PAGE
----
Catching up with the Citizen Adult Writing Group

Since 2019, we’ve been working with community partners and local people on our long-term creative project, Citizen. In this month’s On the Road blog, we thought we’d check in with the Citizen Adult Writers Group: an enthusiastic, prolific group of local writers from across Edinburgh and the Lothians.

They meet regularly online with novelist Eleanor Thom – our writer-in-residence – to write, chat and explore what it means to be a ‘citizen of the world’, prompted by Ellie’s insightful exercises. We asked each of them what it is that they enjoy about the group, and what it is that keeps them coming back. Here’s what they said…

“I still love hearing the stories my friends come up with every session,” Dave tells us via email. “And I always look forward to the next one: it’s a bit like the anticipation of turning a page or starting a new chapter: I keep coming back to find out what happens next!”

“I enjoy the diverse company,” writes Evelyn, a former journalist. “The different experiences of life the people bring to the group…”. She adds that she’s gained a real focus for writing through the group and has found herself exploring new forms. “I have started to write poems!”

“Not coming from a writing background,” Jane says, “this has been challenging for me and has allowed me to access a part of my brain that I enjoy. I challenge myself and feel am growing with the group.”

This sense of achievement and camaraderie through challenge and sharing comes up again and again in the answers the writers send us.

“What I enjoy is what I initially disliked,” Liz tells us, “Ellie’s prompts! I found them challenging and thought, ‘I can’t write anything about that.’ Somehow, I managed. Sometimes I am quite proud of the results.”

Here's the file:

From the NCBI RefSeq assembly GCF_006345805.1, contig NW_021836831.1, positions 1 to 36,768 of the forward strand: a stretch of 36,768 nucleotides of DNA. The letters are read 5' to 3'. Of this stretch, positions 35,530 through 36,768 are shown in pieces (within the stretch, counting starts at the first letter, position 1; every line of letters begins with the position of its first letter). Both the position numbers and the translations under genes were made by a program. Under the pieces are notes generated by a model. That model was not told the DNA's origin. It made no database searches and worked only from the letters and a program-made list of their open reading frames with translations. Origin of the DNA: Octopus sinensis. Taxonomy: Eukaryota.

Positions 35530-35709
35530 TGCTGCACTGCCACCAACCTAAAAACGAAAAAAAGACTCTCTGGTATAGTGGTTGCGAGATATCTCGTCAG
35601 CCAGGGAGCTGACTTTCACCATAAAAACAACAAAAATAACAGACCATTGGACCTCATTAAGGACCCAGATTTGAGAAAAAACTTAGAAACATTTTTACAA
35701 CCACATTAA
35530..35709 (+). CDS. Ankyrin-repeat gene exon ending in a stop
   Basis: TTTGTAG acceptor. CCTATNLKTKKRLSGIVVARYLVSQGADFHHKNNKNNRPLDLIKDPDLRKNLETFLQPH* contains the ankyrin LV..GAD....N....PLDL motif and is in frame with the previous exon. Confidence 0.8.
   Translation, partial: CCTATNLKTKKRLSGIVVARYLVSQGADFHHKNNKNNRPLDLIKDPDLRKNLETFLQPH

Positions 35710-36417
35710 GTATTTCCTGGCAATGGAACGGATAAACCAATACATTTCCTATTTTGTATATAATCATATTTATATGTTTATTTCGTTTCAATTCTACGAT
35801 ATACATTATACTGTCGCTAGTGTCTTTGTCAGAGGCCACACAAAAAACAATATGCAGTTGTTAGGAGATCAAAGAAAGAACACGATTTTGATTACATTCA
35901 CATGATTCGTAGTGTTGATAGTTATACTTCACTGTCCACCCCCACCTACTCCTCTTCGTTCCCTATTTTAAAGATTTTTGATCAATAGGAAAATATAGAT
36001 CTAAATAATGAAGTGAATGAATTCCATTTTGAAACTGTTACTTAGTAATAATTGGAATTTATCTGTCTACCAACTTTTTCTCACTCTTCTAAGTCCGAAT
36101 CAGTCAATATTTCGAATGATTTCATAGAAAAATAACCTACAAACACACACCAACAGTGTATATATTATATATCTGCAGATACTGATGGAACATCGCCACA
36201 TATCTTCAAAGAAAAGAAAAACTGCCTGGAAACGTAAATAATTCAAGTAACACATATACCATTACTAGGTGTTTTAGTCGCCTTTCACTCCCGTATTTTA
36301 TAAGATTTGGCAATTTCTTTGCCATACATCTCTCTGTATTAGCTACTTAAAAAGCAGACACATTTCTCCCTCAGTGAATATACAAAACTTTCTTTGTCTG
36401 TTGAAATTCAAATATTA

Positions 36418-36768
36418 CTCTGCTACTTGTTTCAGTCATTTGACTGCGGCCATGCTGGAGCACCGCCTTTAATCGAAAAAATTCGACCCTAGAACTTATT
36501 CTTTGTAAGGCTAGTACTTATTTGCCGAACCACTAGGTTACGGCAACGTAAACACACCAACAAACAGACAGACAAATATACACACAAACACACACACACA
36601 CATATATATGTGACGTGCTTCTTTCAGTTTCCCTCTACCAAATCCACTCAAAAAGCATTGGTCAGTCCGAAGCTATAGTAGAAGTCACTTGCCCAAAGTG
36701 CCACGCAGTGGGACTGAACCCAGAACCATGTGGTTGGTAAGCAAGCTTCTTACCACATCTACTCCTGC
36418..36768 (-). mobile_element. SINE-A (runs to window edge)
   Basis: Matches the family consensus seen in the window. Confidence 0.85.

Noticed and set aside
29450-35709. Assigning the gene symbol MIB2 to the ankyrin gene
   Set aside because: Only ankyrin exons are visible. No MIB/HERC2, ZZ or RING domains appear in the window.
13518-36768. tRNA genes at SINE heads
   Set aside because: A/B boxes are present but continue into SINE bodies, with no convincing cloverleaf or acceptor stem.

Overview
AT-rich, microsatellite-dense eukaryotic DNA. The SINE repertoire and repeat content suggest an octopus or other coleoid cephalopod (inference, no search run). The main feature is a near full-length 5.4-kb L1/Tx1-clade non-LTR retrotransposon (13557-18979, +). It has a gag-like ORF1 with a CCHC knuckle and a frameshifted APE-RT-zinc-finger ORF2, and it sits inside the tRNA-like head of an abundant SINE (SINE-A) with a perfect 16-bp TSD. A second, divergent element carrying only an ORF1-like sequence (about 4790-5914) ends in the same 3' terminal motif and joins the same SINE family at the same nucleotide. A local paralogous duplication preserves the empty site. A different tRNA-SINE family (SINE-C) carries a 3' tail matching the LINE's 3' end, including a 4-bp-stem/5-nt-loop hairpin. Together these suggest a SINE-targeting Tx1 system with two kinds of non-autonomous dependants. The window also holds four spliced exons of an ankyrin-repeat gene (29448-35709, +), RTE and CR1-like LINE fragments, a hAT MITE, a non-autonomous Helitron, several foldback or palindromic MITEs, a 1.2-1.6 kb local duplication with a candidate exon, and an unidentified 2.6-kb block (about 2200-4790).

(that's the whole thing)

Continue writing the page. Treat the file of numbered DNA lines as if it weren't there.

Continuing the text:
“Everyone is so supportive and encouraging,” Olivia says. “Ellie is excellent at providing ideas and just seems to be able to gauge what level to pitch things at to keep challenging us. The others in the group are all so friendly and helpful.”

“I have gained an identity which gives me confidence,” says Nandini.

Citizen is a project that, at heart, is all about connection. What connects us to the places we come from and to the places we live? What connects us to each other, both within our local communities and to the rest of the world? It is so wonderful to see how – in the process of answering these questions through their writing – the group has also forged new connections: connection to each other and to themselves as writers.

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As it’s been a while since we shared some of the group’s writing, we thought we’d show a little of what they’ve been working on recently. The following short pieces all grew out of an exercise Ellie set the group around the idea of favourite trees. Enjoy.

The Garden Diva – Olivia Begbie